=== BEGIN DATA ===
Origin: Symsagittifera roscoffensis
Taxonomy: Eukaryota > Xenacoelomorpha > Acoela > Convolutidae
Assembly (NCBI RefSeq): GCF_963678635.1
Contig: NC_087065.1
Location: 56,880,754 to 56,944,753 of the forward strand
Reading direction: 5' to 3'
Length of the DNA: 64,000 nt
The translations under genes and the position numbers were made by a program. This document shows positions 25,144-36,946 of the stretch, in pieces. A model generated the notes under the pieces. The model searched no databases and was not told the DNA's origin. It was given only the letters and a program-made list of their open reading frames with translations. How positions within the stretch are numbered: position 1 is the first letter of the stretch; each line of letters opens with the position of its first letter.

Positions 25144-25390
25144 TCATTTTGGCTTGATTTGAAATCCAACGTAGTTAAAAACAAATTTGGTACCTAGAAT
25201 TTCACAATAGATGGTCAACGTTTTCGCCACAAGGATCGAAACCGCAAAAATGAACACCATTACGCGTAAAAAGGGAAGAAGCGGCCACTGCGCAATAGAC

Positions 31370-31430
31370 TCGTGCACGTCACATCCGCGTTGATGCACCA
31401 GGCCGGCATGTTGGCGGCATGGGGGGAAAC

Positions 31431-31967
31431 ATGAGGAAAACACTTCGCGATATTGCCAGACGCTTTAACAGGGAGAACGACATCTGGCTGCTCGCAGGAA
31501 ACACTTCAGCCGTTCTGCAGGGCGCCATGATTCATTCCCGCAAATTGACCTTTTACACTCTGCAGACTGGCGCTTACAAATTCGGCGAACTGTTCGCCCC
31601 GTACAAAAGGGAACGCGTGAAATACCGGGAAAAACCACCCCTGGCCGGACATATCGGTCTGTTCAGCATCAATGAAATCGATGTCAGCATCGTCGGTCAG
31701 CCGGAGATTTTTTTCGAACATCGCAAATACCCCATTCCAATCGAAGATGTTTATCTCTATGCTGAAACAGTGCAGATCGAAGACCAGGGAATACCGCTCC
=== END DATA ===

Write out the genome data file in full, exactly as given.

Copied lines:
Origin: Symsagittifera roscoffensis
Taxonomy: Eukaryota > Xenacoelomorpha > Acoela > Convolutidae
Assembly (NCBI RefSeq): GCF_963678635.1
Contig: NC_087065.1
Location: 56,880,754 to 56,944,753 of the forward strand
Reading direction: 5' to 3'
Length of the DNA: 64,000 nt
The translations under genes and the position numbers were made by a program. This document shows positions 25,144-36,946 of the stretch, in pieces. A model generated the notes under the pieces. The model searched no databases and was not told the DNA's origin. It was given only the letters and a program-made list of their open reading frames with translations. How positions within the stretch are numbered: position 1 is the first letter of the stretch; each line of letters opens with the position of its first letter.

Positions 25144-25390
25144 TCATTTTGGCTTGATTTGAAATCCAACGTAGTTAAAAACAAATTTGGTACCTAGAAT
25201 TTCACAATAGATGGTCAACGTTTTCGCCACAAGGATCGAAACCGCAAAAATGAACACCATTACGCGTAAAAAGGGAAGAAGCGGCCACTGCGCAATAGAC

Positions 31370-31430
31370 TCGTGCACGTCACATCCGCGTTGATGCACCA
31401 GGCCGGCATGTTGGCGGCATGGGGGGAAAC

Positions 31431-31967
31431 ATGAGGAAAACACTTCGCGATATTGCCAGACGCTTTAACAGGGAGAACGACATCTGGCTGCTCGCAGGAA
31501 ACACTTCAGCCGTTCTGCAGGGCGCCATGATTCATTCCCGCAAATTGACCTTTTACACTCTGCAGACTGGCGCTTACAAATTCGGCGAACTGTTCGCCCC
31601 GTACAAAAGGGAACGCGTGAAATACCGGGAAAAACCACCCCTGGCCGGACATATCGGTCTGTTCAGCATCAATGAAATCGATGTCAGCATCGTCGGTCAG
31701 CCGGAGATTTTTTTCGAACATCGCAAATACCCCATTCCAATCGAAGATGTTTATCTCTATGCTGAAACAGTGCAGATCGAAGACCAGGGAATACCGCTCC